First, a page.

Obama Faces Tough Crowd at Americas Summit

The opening ceremony to the last Summit of the Americas in Colombia, 2012. (Licensed via Wikimedia Commons. Photo cred: presidencia.gov.ar.)
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The opening ceremony to the last Summit of the Americas in Colombia, 2012. (Licensed via Wikimedia Commons. Photo cred: presidencia.gov.ar.)

The opening ceremony to the last Summit of the Americas in Colombia, 2012. (Licensed via Wikimedia Commons. Photo cred: presidencia.gov.ar.)

When Barack Obama took office, there was a lot of goodwill in the hemisphere toward the new US president. But the relationship between the dominant power in the region and its neighbors has been deteriorating ever since. Ahead of this week’s “Summit of the Americas,” that relationship reached a new low when the administration labeled Venezuela an “extraordinary threat” to the US, in an executive order Obama signed in March.

Ecuadorian President Rafael Correa said Obama’s calling Venezuela a threat was “embarrassing,” and labeled the move symptomatic of the US trying to “destabilize the progressive governments in the region.” Correa also called it a “bad joke,” reminiscent of “the darkest hours of our Latin America, when we received invasions and dictatorships imposed by imperialism. Will they understand that Latin America has changed?” Uruguay’s President José Mujica countered bluntly that whoever believes that Venezuela is a threat to the US has a “screw loose.”

Venezuelan President Nicolás Maduro, blasted back, “you are the threat to the people of the United States, you who decide to invade, to kill, to finance terrorism in the world.” Even Venezuela’s political opposition disagreed with Obama’s decree. Opponents of the executive order said that Obama’s actions interfered with sovereignty, meddled in internal affairs, and might violate international law.

International response

US allies have also rallied against the decree. Colombia echoed regional neighbors’ comments that seeking dialogue between nations is the way to build relationships, not unilateral actions. “History has demonstrated that unilateral sanctions are counterproductive in the long run. For this reason, on principle, we have rejected them,” said Colombian President Juan Miguel Santos.

Regional alliances, among them the Community of Latin American States, CELAC, representing the entire region, and the Union of South American Nations, UNASUR, also backed Venezuela. International objection to Obama’s move came from Russia, China, over 100 British politicians, and the 134 developing nations in the UN G77+, which includes most of the African continent and South, Southeast, and Western Asia. In the US, over 100 prominent academics, organizations, and activists urged the president to retract the decree, saying it may “be taken as a green light to the most hard line and anti-democratic forces in the country to continue to commit anti-government violence.”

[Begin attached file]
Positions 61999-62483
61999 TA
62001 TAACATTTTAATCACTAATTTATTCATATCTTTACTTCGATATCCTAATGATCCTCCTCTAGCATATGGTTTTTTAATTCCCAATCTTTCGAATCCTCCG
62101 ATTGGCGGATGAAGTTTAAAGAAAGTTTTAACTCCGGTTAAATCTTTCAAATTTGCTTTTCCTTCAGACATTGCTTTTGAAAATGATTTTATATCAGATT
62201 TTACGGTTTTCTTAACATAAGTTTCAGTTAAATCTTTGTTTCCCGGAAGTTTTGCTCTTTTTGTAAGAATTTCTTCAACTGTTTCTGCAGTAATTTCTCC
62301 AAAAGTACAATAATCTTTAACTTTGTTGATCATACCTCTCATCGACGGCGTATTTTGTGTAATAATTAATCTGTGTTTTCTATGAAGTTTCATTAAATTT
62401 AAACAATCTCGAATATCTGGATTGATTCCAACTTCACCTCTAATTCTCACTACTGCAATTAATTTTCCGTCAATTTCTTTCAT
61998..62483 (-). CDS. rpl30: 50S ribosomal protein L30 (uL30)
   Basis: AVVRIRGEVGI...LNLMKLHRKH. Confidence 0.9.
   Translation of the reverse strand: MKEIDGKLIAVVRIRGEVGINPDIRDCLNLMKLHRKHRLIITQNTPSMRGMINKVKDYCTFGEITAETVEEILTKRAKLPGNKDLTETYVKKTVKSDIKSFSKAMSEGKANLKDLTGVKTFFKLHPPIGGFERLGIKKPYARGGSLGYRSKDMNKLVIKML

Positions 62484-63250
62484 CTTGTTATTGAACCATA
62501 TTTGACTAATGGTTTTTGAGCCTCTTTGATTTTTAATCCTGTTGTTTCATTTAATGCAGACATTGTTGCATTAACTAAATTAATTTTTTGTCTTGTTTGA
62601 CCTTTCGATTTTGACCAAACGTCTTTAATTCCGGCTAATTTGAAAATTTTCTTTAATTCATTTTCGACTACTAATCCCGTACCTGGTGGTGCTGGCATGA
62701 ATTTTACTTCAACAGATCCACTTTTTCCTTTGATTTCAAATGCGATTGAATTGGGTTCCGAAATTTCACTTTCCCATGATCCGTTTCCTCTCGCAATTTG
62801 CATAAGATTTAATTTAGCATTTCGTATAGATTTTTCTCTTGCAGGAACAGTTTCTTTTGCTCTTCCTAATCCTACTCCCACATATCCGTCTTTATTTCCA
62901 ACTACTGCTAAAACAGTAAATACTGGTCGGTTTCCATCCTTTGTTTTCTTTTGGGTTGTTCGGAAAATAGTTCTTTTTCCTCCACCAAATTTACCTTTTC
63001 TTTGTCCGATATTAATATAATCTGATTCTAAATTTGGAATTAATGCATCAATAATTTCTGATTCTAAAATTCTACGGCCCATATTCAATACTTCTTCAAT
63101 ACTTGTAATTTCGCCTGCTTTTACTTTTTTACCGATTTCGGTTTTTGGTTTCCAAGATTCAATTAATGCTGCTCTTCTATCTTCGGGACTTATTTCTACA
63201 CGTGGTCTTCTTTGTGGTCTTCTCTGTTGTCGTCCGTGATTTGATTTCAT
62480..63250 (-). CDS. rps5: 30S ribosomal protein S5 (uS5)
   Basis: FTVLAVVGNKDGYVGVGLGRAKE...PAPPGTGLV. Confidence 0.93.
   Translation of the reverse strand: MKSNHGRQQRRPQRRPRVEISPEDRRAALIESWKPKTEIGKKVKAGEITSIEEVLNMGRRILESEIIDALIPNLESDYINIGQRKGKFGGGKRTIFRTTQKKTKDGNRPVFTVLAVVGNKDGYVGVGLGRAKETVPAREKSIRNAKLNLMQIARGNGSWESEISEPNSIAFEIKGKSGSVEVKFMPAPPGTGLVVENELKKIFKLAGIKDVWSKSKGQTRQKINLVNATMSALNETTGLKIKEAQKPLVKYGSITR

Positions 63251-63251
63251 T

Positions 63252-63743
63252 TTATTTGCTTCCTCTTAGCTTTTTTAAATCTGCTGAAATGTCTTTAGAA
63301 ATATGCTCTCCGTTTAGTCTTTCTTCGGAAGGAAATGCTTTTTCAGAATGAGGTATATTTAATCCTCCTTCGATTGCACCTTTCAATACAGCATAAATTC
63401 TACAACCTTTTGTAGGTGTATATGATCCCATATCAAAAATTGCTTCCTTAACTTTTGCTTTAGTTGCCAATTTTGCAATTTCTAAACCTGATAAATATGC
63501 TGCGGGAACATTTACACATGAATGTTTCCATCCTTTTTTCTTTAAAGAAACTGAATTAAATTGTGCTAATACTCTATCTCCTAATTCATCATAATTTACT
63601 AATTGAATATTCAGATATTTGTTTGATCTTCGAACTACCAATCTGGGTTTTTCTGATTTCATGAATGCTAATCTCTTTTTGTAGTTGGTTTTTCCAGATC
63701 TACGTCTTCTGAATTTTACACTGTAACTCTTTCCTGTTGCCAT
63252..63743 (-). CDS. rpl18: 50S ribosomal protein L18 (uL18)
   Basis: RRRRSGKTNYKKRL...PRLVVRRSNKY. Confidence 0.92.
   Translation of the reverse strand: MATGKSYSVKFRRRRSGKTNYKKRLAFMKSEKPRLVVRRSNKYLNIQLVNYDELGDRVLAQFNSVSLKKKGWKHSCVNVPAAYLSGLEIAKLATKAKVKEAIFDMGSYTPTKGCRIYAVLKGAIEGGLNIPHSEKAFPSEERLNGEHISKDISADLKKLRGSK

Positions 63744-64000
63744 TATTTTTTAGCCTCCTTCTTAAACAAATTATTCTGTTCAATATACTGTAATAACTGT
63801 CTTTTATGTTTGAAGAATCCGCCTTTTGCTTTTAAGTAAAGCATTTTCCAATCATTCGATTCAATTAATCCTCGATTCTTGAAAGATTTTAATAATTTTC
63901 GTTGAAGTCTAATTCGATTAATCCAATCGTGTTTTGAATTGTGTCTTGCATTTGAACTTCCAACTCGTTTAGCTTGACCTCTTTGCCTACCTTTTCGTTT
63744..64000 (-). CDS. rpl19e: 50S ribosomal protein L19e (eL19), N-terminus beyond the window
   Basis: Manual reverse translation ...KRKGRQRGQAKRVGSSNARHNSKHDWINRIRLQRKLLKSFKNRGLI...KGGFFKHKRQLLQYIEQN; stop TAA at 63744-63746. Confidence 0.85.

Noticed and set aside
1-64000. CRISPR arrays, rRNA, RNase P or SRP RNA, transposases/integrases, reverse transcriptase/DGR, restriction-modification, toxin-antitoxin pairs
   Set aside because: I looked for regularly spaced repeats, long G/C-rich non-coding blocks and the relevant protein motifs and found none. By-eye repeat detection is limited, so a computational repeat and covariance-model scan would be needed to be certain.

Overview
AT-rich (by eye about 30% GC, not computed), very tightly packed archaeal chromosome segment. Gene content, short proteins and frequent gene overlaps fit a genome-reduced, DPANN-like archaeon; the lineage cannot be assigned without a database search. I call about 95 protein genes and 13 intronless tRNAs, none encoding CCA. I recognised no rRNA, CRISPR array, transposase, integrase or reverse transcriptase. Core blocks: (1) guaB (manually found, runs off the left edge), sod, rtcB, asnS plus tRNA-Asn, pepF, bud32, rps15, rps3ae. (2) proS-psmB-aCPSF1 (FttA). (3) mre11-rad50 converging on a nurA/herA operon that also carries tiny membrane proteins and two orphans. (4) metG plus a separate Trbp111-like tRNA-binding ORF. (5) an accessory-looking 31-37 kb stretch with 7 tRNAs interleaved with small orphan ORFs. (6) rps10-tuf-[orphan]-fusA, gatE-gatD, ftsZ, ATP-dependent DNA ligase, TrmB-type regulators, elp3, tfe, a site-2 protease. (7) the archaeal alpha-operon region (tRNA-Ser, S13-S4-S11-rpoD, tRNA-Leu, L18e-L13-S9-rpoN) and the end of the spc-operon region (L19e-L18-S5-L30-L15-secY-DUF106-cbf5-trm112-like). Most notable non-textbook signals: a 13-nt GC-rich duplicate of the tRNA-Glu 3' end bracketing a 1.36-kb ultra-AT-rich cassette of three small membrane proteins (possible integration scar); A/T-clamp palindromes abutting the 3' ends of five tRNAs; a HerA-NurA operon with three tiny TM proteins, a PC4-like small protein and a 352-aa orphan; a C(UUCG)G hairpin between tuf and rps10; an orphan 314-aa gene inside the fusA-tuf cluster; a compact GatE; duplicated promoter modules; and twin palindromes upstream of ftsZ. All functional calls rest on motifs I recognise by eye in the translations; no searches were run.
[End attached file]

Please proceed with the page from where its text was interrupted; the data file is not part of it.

Eight million people have signed Venezuelan President Nicolás Maduro’s petition that Obama rescind the executive order that names Venezuela “a threat.”

Eight million people have signed Venezuelan President Nicolás Maduro’s petition that Obama rescind the executive order that names Venezuela “a threat.”

The topic will likely be raised at the two-day summit that starts on April 10 and will be held in Panama. Representatives from 35 nations are expected to attend. Eight million have signed Maduro’s petition calling for the rescinding of the executive order. He plans to give them to Obama at the summit.

US backtracks

The administration has since attempted to backtrack, stating that Venezuela does not actually pose a threat to US security but that the language in the executive order was a necessary part of the process of imposing sanctions on Venezuela.

In order to smooth things out ahead of the summit, a senior advisor to Secretary of State John Kerry traveled to Caracas for a surprise meeting with Venezuelan officials earlier this week.

The official reason for the order and the sanctions was to “demonstrate the United States’ commitment to advancing respect for human rights, safeguarding democratic institutions, and protecting the US financial system from the illicit financial flows from public corruption in Venezuela,” according to a Department of the Treasury document on the issue.

“We will continue to work closely with others in the region to support greater political expression in Venezuela, and to encourage the Venezuelan government to live up to the region’s shared commitment to promote and defend democratic governance,” the Department of the Treasury stated.